Sleep health has a defining influence on the development and progression of pulmonary hypertension (PH). To understand how sleep health influences PH, first you need to understand just what PH is.
Pulmonary hypertension (PH) is defined as a rare and severe lung disease which affects the pulmonary arteries. These are the arteries which deliver blood that is low in oxygen from the right ventricle of the heart to the lungs. This blood is replenished with oxygen and sent back into the body to serve the cells, organs and systems.
When PH sets in, these important arteries become narrow and thickened. This forces the hearts of people with this condition to work much harder than normal to pump blood. When the pulmonary arteries are stressed, they develop their own kind of hypertension.
Over time, PH can cause an enlargement of the heart itself, as well as weakened heart tissue and other complications that might lead to a form of heart condition known as right heart failure.
Some of the most common causes of PH include:
When you get a full 8 hours of uninterrupted sleep, your body has the opportunity to heal damage all the way to the cellular level.
Deep sleep can only be achieved during long periods of consolidated sleep, and during this time, human growth hormone (HGH) is released into the body to repair and recharge organs and tissues.
Someone who has PH may be able to better manage its symptoms and help prevent it from worsening, if they get enough sleep.
Without the benefit of a solid night of sleep, the body loses its opportunity to repair and recharge.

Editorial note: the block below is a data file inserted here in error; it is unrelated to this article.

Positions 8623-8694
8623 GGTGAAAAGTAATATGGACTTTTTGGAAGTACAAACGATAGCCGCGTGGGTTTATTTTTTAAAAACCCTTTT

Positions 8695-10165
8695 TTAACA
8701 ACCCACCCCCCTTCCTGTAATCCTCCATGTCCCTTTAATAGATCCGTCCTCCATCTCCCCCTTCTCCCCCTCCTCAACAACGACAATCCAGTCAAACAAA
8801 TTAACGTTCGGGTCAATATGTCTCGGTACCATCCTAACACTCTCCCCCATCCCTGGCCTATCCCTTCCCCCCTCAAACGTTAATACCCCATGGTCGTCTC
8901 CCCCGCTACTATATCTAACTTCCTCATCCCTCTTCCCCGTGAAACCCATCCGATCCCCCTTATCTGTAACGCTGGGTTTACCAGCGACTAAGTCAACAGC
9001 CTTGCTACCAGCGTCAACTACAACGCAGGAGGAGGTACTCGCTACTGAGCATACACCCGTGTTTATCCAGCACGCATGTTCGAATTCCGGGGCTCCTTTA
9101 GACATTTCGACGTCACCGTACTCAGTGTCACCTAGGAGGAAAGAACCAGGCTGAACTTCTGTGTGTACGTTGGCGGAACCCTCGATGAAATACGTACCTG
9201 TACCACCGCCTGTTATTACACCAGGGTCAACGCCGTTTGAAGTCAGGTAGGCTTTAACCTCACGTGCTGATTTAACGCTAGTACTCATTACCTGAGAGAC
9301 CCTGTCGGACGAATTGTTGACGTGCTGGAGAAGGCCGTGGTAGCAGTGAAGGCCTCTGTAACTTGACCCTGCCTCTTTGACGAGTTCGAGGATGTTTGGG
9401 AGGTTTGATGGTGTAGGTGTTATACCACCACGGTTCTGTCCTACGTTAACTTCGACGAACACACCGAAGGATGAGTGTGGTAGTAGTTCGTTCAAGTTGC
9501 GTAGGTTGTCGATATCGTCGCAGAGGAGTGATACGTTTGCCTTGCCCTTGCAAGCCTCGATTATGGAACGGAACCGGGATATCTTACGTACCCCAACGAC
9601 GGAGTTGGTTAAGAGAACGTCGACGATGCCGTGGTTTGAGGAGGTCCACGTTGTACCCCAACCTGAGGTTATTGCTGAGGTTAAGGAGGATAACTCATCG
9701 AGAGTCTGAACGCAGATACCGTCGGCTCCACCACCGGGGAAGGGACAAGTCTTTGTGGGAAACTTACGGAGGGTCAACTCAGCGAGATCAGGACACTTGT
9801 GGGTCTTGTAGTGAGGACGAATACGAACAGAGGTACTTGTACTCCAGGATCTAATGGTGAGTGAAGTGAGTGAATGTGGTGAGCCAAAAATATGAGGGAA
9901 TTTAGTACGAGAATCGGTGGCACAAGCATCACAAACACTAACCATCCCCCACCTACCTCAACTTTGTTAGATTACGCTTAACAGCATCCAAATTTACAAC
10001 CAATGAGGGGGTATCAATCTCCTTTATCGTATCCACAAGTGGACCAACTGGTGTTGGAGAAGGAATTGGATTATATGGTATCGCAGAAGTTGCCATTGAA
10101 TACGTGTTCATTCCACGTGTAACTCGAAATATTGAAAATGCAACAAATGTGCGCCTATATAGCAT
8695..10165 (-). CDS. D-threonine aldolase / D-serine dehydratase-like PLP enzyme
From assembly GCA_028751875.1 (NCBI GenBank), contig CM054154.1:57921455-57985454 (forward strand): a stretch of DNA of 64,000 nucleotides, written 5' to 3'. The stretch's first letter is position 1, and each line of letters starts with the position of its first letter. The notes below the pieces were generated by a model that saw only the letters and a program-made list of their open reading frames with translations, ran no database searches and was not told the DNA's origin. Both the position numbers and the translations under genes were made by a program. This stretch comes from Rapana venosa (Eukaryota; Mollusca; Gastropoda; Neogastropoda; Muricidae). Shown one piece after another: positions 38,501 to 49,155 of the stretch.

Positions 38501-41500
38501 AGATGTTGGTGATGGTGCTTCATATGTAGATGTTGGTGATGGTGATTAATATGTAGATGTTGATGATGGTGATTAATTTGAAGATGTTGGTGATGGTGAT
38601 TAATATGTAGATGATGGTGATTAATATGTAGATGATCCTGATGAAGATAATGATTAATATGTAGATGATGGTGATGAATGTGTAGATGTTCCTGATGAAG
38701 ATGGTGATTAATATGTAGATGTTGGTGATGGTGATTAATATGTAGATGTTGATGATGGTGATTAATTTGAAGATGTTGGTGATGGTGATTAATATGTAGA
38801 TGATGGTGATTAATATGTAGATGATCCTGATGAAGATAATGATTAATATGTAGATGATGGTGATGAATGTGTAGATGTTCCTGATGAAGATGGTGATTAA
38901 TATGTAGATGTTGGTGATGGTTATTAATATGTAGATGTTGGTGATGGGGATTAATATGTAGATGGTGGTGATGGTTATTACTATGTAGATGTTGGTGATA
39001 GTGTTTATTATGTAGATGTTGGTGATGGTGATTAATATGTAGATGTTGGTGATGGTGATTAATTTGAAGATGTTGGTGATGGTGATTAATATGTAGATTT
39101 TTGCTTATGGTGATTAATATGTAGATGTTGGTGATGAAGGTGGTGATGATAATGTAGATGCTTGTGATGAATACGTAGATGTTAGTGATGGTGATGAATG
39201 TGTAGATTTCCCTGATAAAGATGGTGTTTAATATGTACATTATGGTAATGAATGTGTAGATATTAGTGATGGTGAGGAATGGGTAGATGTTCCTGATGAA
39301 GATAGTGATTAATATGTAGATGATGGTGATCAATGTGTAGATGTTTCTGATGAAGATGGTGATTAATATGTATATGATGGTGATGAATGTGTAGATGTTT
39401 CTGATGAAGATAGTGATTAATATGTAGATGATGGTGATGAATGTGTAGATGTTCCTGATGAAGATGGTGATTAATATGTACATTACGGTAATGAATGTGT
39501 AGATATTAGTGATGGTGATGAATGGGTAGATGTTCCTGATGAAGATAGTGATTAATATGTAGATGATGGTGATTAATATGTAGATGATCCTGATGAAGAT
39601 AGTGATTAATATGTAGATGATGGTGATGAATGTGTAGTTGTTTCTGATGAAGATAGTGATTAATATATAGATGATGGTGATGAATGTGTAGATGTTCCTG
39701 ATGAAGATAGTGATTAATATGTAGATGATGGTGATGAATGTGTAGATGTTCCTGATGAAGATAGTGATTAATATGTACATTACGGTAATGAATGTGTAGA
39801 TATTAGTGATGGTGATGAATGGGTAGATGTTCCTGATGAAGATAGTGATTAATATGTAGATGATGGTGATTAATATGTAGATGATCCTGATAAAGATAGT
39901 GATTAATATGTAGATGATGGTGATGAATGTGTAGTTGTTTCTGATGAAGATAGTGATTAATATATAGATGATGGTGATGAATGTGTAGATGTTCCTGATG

Both PH and OSA also share two common risk factors—one which can be controlled (obesity) and another which cannot be controlled (aging).
In addition, untreated sleep apnea or other variations of sleep-disordered breathing can contribute to the development and/or progression of PH.
According to research from the American College of Chest Physicians, between 17 and 53 percent of people with sleep apnea also develop pulmonary hypertension.
Sleep apnea can lead to increases in pulmonary artery pressure. These increases occur due to the repeating loss of oxygen in the bloodstream due to apneas.
An apnea is defined as a 10-second (or longer) cessation in breathing which results in a drop in blood oxygen. Frequent and lengthy apneas, in particular, can lead to significant loss of blood oxygen. This can increase levels of carbon dioxide (a waste product) in the blood as well. This troubling and unhealthy imbalance in blood chemistry can overtax the cardiopulmonary system.
Also problematic are apnea’s long cessations in breathing, which cause unhealthy changes to the internal pressure of the lungs. This also has an effect on artery and heart health in the long term if apneas are left untreated.
If you or a loved one has PH, there are some things you can do to offset symptoms and find relief.
For more information about pulmonary hypertension, please check out the resources shared by our friends at the Pulmonary Hypertension Association.